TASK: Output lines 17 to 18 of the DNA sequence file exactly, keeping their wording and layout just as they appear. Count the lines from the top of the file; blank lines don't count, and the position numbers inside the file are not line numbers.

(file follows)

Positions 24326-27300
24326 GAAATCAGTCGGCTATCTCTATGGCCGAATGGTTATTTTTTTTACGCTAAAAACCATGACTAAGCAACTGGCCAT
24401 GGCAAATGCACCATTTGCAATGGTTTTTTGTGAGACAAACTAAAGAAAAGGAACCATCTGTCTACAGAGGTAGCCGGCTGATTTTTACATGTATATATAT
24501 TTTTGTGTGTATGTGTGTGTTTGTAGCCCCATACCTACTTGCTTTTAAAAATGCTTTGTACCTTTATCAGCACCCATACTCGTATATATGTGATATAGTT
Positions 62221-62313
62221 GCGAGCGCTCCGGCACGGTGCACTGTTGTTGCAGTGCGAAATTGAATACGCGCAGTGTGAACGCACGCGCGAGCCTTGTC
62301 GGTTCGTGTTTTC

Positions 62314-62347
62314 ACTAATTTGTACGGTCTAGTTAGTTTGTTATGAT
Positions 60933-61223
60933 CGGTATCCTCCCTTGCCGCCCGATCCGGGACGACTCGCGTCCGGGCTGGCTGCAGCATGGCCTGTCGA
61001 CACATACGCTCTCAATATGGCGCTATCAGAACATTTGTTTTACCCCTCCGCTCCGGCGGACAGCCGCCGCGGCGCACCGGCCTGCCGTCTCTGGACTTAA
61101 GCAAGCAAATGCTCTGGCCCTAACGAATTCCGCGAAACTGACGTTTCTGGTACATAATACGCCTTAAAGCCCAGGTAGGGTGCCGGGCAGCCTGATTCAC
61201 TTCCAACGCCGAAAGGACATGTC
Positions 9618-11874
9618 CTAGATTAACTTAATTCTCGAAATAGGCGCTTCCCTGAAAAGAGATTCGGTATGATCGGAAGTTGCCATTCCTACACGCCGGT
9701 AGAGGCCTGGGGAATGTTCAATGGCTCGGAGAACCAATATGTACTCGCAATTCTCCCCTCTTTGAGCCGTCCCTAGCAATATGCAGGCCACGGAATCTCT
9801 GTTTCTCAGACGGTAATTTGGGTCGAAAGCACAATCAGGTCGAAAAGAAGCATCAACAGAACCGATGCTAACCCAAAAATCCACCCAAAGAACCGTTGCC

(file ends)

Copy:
9701 AGAGGCCTGGGGAATGTTCAATGGCTCGGAGAACCAATATGTACTCGCAATTCTCCCCTCTTTGAGCCGTCCCTAGCAATATGCAGGCCACGGAATCTCT
9801 GTTTCTCAGACGGTAATTTGGGTCGAAAGCACAATCAGGTCGAAAAGAAGCATCAACAGAACCGATGCTAACCCAAAAATCCACCCAAAGAACCGTTGCC